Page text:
For me, the answer for many years has been ‘both’. Chianti is an enormous area and produces a vast quantity of wine ranging from the outstanding to the barely drinkable. So, how do you distinguish one from the other? There’s no simple method – Italian wine laws are massively complicated – but some knowledge of the best areas and the good producers has usually led me in the right direction. But a recent short break visiting some vineyards there showed that the whole thing is now becoming even more of a nightmare!
The word Riserva on the label of a bottle of Chianti indicates wines from selected grapes that have had longer ageing to produce a more complex and harmonious wine. These wines often come from a single estate and so the term Riserva can be a good guide to the best wines. But now, one part of the Chianti region, the part known as Chianti Classico has, controversially, come up with a sort of super Riserva to be known as Gran Selezione, where the wines have had extra ageing and all the grapes must come from a single estate. Spot the difference? No, nor do some of the producers we spoke to, who are refusing to use the term, while others are busy relabeling their Riservas as Gran Selezione.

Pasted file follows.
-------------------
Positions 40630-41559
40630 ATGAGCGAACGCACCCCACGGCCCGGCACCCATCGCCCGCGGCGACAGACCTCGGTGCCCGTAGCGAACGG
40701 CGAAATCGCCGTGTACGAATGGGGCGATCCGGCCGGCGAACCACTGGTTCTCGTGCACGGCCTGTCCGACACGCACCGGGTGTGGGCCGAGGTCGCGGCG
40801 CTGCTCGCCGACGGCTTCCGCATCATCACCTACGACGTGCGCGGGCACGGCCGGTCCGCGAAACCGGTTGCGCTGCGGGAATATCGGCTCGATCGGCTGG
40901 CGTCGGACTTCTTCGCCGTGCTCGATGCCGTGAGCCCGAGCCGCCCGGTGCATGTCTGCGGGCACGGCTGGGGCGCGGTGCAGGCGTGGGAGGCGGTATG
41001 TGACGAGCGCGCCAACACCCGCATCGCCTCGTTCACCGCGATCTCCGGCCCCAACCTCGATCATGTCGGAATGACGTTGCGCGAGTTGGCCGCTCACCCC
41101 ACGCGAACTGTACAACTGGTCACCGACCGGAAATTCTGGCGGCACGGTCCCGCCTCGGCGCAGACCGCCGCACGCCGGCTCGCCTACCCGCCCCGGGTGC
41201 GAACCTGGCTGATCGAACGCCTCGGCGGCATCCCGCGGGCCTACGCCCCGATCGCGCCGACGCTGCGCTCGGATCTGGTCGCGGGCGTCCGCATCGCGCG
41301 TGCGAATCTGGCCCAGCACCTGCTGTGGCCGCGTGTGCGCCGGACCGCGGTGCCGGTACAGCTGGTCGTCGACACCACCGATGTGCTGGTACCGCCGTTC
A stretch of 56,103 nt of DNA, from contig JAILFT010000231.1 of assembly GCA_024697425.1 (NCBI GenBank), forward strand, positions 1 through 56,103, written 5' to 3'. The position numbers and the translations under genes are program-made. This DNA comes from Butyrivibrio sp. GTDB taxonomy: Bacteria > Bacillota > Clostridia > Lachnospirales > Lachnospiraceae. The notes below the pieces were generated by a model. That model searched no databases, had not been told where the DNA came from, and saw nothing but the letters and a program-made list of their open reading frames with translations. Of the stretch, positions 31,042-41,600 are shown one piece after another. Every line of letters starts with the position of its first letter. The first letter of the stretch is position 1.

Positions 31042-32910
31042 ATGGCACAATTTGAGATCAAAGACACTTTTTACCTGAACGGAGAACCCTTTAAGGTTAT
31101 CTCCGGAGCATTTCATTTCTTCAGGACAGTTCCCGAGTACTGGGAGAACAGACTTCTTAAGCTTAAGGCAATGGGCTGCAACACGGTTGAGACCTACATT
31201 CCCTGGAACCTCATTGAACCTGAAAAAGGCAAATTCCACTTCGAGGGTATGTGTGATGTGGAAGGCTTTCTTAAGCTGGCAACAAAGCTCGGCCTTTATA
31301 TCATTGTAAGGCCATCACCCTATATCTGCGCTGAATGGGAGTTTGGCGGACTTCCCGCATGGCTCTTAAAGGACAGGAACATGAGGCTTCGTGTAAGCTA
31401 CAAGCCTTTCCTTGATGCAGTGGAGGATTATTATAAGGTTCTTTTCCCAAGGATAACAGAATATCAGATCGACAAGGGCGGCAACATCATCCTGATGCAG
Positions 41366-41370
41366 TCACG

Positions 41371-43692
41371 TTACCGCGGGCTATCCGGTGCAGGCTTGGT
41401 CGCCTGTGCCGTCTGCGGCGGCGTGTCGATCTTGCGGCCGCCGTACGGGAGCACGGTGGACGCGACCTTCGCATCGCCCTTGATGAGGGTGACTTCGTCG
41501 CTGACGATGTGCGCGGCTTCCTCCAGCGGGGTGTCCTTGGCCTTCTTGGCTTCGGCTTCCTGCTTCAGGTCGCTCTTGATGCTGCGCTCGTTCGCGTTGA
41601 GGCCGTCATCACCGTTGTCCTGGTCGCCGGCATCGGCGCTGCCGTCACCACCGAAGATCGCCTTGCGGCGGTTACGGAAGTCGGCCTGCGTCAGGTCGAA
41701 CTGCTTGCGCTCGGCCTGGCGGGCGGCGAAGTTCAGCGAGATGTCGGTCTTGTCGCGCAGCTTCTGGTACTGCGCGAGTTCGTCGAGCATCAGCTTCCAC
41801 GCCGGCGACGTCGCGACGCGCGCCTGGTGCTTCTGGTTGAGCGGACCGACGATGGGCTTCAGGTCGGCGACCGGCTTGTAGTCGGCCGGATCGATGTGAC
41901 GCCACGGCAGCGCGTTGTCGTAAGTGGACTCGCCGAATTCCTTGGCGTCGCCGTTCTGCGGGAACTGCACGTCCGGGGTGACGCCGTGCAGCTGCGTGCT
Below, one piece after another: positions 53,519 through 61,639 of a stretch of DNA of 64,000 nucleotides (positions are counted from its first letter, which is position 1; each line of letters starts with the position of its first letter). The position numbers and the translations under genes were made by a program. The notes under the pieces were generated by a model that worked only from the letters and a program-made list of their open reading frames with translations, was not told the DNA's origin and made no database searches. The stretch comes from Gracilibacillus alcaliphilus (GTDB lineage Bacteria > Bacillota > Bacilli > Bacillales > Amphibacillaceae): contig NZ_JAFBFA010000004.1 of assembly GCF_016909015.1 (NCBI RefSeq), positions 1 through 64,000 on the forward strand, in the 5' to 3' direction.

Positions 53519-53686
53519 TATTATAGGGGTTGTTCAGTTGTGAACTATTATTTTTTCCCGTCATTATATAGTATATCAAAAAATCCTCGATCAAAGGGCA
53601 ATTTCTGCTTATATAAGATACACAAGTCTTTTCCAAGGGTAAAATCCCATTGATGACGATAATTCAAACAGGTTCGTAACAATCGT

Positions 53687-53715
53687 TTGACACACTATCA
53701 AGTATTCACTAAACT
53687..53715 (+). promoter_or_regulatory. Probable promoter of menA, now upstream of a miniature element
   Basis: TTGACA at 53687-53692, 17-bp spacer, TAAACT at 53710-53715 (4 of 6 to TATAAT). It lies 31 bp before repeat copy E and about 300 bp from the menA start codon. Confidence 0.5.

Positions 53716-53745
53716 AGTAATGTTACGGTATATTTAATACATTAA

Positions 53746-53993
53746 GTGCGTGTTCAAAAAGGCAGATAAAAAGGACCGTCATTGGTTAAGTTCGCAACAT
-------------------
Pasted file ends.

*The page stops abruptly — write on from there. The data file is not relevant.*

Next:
And, if that isn’t complicated enough, some producers are adding a small proportion of Cabernet or Merlot grapes to the main Chianti grape, Sangiovese and ageing their wines in small French oak barriques. Others insist that only traditional local grape varieties should be blended with the Sangiovese and the wine aged in very large old oak or chestnut barrels. Both are quite within the rules of Chianti but, having tasted examples of each, I can say that these decisions make a real difference to the taste and character of the wine, yet there is no indication on the label which you’re getting. So, a system that Jancis Robinson MW once described as ‘that glorious confusion’ has been made worse, not better.
But we did taste some lovely wines during our trip and I’ll tell you about them next time.